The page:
Sometimes the wind gets the best of them. On this very windy day geese were having trouble simply staying upright like the one over on the left. Comical to watch, but probably not too pleasant for the goose.
Okay, so explain this one. I can't. All I know is they were all doing the same thing and I had to capture it before the fleeting second was gone.
Can you spot the geese in this photo? And I think it's going to be a long, long time...
Saturday, October 27, 2012
Many predatory species of birds regurgitate pellets consisting of bones, hair, feathers and other indigestible parts of things they eat. Among the birds that do this are hawks, shore birds, owls, cormorants and kingfishers to name a few. You can discover an owl's habitual roost by looking for pellets under trees, if you know what you are looking for.
I was standing on the dock and my eye happened to catch this pellet sitting on top of one of the pilings. It was resting on a piling that had an protective aluminum cap on it and that was a small clue to what birds didn't leave the pellet (since I know which birds won't sit on the metal caps). It was originally sitting on the discolored spot seen just in front of it. I took this picture after I put it back down. Based on the size of it and the fact that it was on this metal cap, I am guessing that it was left by a kingfisher. If you look closely, you can see small scales from a fish throughout the pellet.
Almost as if to confirm it, a kingfisher flew into the area just as I was leaving. I was able to get a few photos before it flew off. It didn't go too far, however, and by the time I got to my car, it had returned to sit over the water on a prominent branch scouting for fish. That allowed me the opportunity to take a couple more photos that were a little better than the first. Then it flew off again in the direction of the dock and when I peaked through some bushes, I could see it sitting on one of the pilings. I'm pretty sure the pellet is from a kingfisher and, just as likely, from this exact bird.
Friday, October 26, 2012
This is the only building along the shoreline that I don't mind filming. There are several within sight, but I try to avoid getting them into the background of pictures. But, I don't mind making this one the main subject occasionally. It is an interesting group of structures, being right on the water as they are. I don't know what they were built to function as, but I would guess they were in some kind of fish business. I say "were" because I have rarely seen anyone around the buildings and only rarely see any fisherman coming or going. The boat on the lift adds a nice point of interest.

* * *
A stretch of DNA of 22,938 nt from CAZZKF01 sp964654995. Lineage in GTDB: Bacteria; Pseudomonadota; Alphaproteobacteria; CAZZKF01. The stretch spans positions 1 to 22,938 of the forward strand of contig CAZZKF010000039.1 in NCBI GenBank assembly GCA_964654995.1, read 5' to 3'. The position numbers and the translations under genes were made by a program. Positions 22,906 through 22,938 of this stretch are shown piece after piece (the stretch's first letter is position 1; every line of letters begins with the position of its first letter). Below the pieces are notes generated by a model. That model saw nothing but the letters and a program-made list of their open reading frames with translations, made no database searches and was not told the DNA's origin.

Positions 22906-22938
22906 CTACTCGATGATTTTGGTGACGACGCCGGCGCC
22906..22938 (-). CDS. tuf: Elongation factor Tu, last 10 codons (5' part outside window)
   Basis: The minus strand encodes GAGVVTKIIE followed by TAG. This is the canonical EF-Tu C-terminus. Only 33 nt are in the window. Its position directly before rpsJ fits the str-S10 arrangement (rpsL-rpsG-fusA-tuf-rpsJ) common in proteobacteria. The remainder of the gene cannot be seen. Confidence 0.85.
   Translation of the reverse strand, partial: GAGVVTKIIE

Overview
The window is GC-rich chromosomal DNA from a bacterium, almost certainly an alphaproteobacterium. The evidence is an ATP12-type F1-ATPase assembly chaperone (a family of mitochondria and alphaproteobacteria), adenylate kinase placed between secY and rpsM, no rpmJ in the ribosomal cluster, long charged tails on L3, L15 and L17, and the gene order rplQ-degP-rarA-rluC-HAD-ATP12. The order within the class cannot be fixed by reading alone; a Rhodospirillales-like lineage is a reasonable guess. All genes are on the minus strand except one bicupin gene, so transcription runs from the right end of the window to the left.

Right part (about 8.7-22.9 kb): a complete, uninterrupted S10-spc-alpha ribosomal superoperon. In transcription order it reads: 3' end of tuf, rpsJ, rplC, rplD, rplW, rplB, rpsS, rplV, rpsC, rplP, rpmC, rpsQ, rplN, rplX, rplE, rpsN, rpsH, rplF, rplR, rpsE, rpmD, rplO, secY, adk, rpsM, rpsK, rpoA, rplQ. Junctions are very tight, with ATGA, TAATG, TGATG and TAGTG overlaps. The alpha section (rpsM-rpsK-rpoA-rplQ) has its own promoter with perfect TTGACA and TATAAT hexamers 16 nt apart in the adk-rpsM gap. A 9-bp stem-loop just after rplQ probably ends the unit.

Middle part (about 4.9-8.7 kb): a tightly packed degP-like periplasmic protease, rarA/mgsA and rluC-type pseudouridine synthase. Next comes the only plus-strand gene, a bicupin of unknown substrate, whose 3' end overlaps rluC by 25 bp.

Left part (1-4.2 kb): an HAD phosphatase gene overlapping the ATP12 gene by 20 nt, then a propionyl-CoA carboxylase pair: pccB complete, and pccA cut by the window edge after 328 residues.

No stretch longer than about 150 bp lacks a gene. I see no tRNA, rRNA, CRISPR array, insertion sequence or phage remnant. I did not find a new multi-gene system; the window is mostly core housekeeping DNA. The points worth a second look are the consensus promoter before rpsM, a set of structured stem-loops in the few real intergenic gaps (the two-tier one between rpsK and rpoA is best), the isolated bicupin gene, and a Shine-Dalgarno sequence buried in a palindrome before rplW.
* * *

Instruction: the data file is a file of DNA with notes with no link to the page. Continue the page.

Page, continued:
I told you I might be obsessive/compulsive. I can't help myself. It is just too gorgeous NOT to take a picture. What is excluded is just as important as what is included in an image. I wanted to include the color in the trees and the reflection, but I didn't want to include any sky, which was plain blue and would have been a very light distraction at the top of the image. The same is true at the bottom where if I had gone much lower, I would have picked up the reflection of the plain sky, also a distraction. That is a good rule to keep in mind, though: exclude as many distractions as possible. That often means spending just a little more time studying what is in your image before pressing the shutter.
The dock I stand on is also a favorite of the great blue herons, used as a base for sighting fish. Sometimes when they fly in from some other place and discover I have their spot, they get very cranky. That is what happened with this one who began croaking vociferously (I'd use another word if I could think of one, but you can look it up or just infer what it means) - croaking vociferously when he realized I had his spot. So, he pulled up and landed in a tree where he sat watching me and sulking until I left. It probably didn't take him more than a couple of minutes to move in to "my spot." (I hope you can tell when I'm kidding with the parenthetical remark.)
I'm a sucker for lights. Kinda like Christmas lights. Here, the subject is the light itself. It is odd how you need darkness to see the light. Someday, that won't be true. Think about it.
Another image with nothing going on. It is actually the deep shadows in the grass, only seen at a certain point in the morning when the sun reaches a specific angle, that prompt me to "take a snap." That is what the British would call it.